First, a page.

Undeclared conflict? America's battles with Iran-backed militia escalate, again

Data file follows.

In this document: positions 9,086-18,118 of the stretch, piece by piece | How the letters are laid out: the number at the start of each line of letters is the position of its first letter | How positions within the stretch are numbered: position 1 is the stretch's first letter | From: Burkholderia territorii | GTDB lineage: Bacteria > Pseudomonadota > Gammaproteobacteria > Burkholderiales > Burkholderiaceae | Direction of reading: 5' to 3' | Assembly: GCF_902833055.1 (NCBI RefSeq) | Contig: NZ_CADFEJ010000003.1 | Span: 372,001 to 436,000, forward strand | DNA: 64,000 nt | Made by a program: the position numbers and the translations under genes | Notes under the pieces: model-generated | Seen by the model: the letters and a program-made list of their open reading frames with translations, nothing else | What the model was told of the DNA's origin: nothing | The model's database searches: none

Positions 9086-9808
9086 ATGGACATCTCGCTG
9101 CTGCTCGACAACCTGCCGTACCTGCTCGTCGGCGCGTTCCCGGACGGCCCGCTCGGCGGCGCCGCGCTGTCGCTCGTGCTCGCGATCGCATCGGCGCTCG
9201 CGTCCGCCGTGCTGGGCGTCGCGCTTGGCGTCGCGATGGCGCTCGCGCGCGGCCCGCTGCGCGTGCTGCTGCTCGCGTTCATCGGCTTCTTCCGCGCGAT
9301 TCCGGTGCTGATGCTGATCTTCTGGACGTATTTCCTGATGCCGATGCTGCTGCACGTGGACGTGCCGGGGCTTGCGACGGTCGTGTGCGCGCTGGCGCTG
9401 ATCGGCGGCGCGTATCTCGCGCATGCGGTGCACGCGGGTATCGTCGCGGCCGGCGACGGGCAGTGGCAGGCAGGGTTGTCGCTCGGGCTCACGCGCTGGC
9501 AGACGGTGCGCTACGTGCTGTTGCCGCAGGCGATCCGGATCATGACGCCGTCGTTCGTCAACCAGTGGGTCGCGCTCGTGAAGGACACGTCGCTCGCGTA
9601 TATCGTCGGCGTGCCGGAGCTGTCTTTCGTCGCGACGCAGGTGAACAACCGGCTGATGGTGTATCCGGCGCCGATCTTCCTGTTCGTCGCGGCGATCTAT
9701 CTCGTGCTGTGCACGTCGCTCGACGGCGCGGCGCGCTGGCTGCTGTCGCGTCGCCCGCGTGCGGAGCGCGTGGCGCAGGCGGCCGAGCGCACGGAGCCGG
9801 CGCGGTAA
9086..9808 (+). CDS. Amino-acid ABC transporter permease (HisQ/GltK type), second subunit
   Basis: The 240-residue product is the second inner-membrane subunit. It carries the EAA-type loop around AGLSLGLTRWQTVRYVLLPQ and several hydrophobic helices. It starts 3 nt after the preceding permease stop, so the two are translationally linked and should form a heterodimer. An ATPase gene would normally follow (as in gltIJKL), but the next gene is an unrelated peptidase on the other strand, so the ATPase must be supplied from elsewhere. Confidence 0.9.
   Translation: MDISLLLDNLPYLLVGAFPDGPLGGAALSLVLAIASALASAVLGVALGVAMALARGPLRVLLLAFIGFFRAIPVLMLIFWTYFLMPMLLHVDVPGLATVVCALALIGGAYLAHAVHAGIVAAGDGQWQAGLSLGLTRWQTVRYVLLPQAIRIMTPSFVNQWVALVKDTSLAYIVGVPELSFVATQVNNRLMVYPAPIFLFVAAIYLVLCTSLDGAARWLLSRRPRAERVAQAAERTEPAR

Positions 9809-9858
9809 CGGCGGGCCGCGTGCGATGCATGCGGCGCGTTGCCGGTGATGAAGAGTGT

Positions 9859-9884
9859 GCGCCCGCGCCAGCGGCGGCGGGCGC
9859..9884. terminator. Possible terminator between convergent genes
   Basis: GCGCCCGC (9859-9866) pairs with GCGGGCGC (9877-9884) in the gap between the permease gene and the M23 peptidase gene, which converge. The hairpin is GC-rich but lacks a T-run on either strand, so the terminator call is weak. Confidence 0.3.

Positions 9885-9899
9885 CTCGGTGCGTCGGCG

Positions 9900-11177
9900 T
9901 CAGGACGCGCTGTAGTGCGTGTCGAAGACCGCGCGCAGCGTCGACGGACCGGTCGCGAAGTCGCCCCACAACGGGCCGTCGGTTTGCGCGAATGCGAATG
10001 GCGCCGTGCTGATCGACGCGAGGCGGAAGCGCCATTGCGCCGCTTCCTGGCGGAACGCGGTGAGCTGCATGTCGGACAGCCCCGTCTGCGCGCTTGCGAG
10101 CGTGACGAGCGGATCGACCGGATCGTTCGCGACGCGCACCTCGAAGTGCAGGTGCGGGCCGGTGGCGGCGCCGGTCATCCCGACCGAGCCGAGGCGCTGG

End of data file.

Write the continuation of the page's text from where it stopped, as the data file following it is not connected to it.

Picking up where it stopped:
The latest strikes by US President Joe Biden against Iran-backed militias in Syria and Iraq are not the first or likely to be the last of his young presidency.Some of Biden's Democratic colleagues ask the critical question: Does the pattern of attacks & counter-attacks amount a undeclared conflict for them?They say that if it does, the United States could end up in a direct war against Iran without Congress' involvement. This is an issue that has become more political fraught after decades of "forever" wars."It's difficult to argue, given how fast attacks against US troops are occurring and now the increasing frequency with which our responses are being issued, that this isn't warfare," Senator Chris Murphy, a Democrat, said to Reuters. Murphy heads a crucial Senate subcommittee on foreign relations."What we worry about most is that the United States will go into war without the American people being able weigh in."In January 2020, the United States killed an Iranian general. Iran responded with missile strikes in Iraq which caused brain injuries to more than 100 US soldiers. After a series exchanges with Iran-backed militias, that was it.The latest round saw US fighter jets attack weapons storage and operational facilities in two locations in Syria and one within Iraq. This was in direct response to drone attacks in Iraq by militias.In apparent retaliation for the attack on US troops in Syria, US troops were subject to rocket fire Monday. However, they were not injured. The US military responded by firing counter-battery artillery at rocket launch positions."A lot people think that the term "forever war" is just an emotive. But, it's actually a descriptor for the type of strike we saw again on Sunday: no strategic goal, and no endpoint in sight. Just permanent presence, tit-fortat strikes," Emma Ashford (a resident fellow at The Atlantic Council) said via Twitter.SALAMI-SLICE APPROACH: The White House stressed Sunday's air strike was designed to deter future militia operations against US personnel and limit escalation.Biden also stated that they were legal.Biden stated that Article Two gives me that authority and that even the Hill people who don't want to admit it have admitted that fact. He was referring to the part of the US Constitution which outlines the power of the president to command-in-chief the armed forces.Brian Finucane is a former State Department official who was with the Office of the Legal Adviser. He said that the current administration, like other predecessors, does not view the episodes as part of an ongoing war.It was a "salami-slice approach," he said.They would describe these as intermittent hostilities. "We had one strike in February, and then the 60-day War Powers clock was essentially reset," Finucane, now at International Crisis Group.He made a comparison between the 1980s tanker wars against Iran, where the Reagan administration considered "each round" of fighting to be a closed-ended event.Experts disagree with this view, pointing out that Iran-backed militias are engaged in a sustained and growing campaign against the US military presence.The Washington Institute for Near East Policy's Michael Knights warned that drone use by militias was becoming more dangerous. They used GPS guidance to precisely target intelligence, surveillance, reconnaissance and assets of the US-led coalition and missile defenses."In both quantity and quality, the number of attacks by Iraqi militias on coalition points in Iraq is increasing," Knights said. Knights stated that US fatalities are increasing if deterrence does not get restored.The secondary goal of the militias is not to push the United States out, but to show the United States and other countries their proficiency with more advanced weaponry like explosive-laden drones. Phillip Smyth also works at The Washington Institute for Near East Policy.